U.S. Senators Chuck Grassley (R-IA) and Ron Johnson (R-WI) want Special Counsel John Durham to explain why former high-level government officials refused to cooperate with his investigation exposing the FBI for its many failures in the bogus Trump-Russia collusion probe.
Grassley, ranking member of the Senate Budget Committee, and Johnson, ranking member of the Permanent Subcommittee on Investigations, sent Durham a letter Tuesday asking why former FBI Director James Comey, former FBI Deputy Director Andrew McCabe, and former FBI Assistant Director of the Counterintelligence Division Peter Strzok declined to fully cooperate.
Attorney General Merrick Garland on Thursday appointed a special counsel to investigate the classified documents from Joe Biden’s time as vice president.
He said he initially appointed U.S. Attorney John Lausch, an appointee of former President Donald Trump, to conduct the initial investigation, but because Lausch is retiring, a different special counsel needed to be appointed.
Georgia Republican Rep. Marjorie Taylor Greene on Friday said that current House Minority Leader and likely next House Speaker Kevin McCarthy would deny funding to the Department of Justice special counsel investigating former President Donald Trump.
In a Tweet detailing the plan, Greene insisted McCarthy would invoke the Holman rule, a procedural measure by which the House may adjust appropriations legislation to reduce the salary of or fire specific government employees. They may also use it to cut specific programs.
Attorney General Merrick Garland announced on Friday that he is appointing a special counsel to oversee the federal criminal investigations into former President Trump’s efforts to overturn the 2020 election and his handling of classified documents.
This action comes days after Republicans—who plan to investigate the grossly political Justice Department—won the House of Representatives, and over a week after Joe Biden told reporters that his administration will make sure Trump “will not take power if he does run.”
Nearly 100 House Republicans are urging Attorney General Merrick Garland to appoint a special counsel to investigate Hunter Biden’s foreign business deals, saying they had the hallmarks of an influence peddling scandal.
The letter led by Reps. Tom Rice (R-S.C.) and Jim Banks (R-Ind.), the chair of the House GOP Study Committee, comes as the U.S. attorney in Delaware enters his third year investigating Hunter Biden’s taxes, foreign lobbying and money movements.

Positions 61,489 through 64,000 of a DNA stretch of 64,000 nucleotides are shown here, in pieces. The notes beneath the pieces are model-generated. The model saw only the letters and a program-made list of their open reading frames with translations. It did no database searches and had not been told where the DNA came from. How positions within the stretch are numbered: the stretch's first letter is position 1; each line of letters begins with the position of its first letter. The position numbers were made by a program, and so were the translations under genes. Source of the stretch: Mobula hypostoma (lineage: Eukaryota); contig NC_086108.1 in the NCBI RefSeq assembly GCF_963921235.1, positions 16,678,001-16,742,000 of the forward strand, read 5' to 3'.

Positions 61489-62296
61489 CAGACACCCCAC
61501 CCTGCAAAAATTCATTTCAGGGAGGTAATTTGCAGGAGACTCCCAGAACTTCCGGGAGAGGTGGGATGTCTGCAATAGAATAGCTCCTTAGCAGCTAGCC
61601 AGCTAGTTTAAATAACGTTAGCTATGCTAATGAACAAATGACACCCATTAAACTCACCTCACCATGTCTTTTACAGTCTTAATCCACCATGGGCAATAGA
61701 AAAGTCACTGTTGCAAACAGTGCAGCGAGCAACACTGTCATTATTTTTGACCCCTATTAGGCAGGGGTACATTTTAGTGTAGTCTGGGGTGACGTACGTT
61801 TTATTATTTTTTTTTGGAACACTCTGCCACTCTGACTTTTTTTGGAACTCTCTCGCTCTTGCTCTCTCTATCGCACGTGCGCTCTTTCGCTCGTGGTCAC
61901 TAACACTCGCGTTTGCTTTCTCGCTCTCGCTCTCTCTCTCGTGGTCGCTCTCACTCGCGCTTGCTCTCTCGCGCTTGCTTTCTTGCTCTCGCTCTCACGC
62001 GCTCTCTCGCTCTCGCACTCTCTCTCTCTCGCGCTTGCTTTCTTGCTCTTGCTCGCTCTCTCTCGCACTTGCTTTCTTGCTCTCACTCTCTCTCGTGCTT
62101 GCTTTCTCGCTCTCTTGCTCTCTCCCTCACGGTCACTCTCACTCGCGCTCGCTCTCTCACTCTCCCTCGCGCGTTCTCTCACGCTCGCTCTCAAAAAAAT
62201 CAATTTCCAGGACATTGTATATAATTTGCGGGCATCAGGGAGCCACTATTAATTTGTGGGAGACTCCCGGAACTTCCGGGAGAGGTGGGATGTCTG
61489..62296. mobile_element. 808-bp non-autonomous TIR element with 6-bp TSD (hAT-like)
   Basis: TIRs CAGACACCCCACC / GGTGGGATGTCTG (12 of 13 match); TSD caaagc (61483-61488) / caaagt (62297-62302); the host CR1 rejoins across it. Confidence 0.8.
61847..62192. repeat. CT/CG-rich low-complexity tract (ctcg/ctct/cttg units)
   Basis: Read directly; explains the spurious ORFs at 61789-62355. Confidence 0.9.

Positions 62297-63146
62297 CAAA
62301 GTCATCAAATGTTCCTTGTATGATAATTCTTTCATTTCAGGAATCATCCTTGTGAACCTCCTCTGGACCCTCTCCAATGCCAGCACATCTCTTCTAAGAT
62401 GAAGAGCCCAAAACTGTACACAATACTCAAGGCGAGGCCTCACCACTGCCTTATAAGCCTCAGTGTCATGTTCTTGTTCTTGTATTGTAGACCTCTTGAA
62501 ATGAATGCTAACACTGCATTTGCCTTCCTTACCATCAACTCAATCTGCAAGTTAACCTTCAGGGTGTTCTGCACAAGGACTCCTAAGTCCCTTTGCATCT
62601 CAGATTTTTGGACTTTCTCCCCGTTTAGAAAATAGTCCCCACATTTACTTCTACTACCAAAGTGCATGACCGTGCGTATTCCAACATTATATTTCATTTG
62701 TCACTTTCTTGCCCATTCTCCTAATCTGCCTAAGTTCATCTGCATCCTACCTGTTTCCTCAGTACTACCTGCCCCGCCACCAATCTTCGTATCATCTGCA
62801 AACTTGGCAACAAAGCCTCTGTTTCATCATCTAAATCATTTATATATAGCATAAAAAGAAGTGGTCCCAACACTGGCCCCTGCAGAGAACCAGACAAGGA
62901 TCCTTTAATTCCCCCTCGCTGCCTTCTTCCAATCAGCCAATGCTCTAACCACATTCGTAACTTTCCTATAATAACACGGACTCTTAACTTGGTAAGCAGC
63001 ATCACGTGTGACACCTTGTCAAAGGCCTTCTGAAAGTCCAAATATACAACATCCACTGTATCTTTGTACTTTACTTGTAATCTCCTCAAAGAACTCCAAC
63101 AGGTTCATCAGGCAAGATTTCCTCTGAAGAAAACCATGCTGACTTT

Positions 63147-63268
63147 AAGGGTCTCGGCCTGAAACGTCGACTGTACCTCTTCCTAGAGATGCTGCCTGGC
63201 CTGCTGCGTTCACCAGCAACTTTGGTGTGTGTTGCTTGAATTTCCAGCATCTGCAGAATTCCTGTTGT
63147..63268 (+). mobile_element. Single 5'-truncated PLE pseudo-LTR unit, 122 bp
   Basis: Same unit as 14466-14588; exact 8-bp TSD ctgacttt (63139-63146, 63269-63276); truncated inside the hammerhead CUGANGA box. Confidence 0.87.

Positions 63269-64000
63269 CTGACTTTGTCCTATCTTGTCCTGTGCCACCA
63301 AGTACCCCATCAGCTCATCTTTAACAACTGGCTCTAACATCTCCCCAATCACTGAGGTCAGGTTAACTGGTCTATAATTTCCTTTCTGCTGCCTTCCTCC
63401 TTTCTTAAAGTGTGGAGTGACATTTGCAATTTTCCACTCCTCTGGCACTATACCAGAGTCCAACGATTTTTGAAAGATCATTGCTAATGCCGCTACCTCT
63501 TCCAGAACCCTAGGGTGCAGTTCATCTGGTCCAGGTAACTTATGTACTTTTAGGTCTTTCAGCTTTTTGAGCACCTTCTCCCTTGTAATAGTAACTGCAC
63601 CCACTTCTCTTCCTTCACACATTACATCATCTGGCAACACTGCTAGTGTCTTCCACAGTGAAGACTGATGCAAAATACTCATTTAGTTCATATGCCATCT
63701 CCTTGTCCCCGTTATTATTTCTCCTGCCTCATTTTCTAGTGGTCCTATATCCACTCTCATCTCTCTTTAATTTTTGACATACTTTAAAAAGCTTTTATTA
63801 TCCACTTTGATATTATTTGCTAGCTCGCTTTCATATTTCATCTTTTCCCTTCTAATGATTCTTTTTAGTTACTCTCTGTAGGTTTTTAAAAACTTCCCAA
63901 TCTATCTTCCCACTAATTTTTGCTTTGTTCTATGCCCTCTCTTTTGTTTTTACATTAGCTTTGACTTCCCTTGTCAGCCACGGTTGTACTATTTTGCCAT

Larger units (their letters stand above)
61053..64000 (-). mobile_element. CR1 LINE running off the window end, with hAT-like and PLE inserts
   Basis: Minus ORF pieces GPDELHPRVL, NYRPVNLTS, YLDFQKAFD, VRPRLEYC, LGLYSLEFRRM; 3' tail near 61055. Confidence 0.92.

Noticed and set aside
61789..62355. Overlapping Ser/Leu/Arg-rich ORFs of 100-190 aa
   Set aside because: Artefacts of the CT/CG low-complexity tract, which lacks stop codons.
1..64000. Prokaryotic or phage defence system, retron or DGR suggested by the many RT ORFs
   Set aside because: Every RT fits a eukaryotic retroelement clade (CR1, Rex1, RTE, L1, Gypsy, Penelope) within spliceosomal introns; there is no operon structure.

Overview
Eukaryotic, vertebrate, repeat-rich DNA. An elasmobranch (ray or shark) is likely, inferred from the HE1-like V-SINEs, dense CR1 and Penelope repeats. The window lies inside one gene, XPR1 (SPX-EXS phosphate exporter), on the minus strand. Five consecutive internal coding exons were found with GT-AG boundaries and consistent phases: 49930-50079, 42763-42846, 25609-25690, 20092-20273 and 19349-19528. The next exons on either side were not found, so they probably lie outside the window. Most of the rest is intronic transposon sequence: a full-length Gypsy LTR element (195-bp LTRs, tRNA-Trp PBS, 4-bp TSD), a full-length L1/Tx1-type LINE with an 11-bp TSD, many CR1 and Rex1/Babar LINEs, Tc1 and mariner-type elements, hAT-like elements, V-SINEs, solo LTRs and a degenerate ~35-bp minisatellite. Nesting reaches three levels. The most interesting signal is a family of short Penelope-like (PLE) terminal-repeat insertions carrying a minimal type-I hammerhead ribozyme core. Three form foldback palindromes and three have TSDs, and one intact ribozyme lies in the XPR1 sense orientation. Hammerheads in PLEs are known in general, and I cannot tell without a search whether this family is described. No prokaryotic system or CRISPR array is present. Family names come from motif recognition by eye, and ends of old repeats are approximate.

In all, 95 House GOP members signed the letter.
Last week, the special counsel appointed to oversee the probe into the FBI’s investigation of former president Donald Trump indicted Michael Sussmann, a lawyer for the 2016 Hillary Clinton presidential campaign. Republicans and Trump allies are optimistic about the latest development in John Durham’s investigation but are still concerned that Attorney General Merrick Garland might halt the investigation to protect allies and even the president himself.
FBI notes appear to suggest that as vice president, Joe Biden played a role in the Democratic Party project to smear Trump as a Russian asset by raising the obscure, disused, 18th century statute the Logan Act as a possible vehicle for prosecuting Michael Flynn for speaking with the Russian ambassador to Washington — even after FBI case agents had cleared Trump’s incoming national security adviser of wrongdoing.
And now Republicans are raising concerns that the judge appointed to the Sussmann case has too many conflicts of interest to preside over it fairly.
Special Counsel and former Wisconsin Supreme Court Justice Mike Gableman is attempting to prevent the potential destruction of evidence pertaining to the 2020 presidential election in the state.
Gableman reminded the Wisconsin Election Commission via letter of its duty to prevent the tampering and destruction of evidence.
“I hereby request that you and your office preserve any and all records and evidence […] including but not limited to information retained on any and all voting machine,” including “metadata, router information, and/or access logs,” he wrote.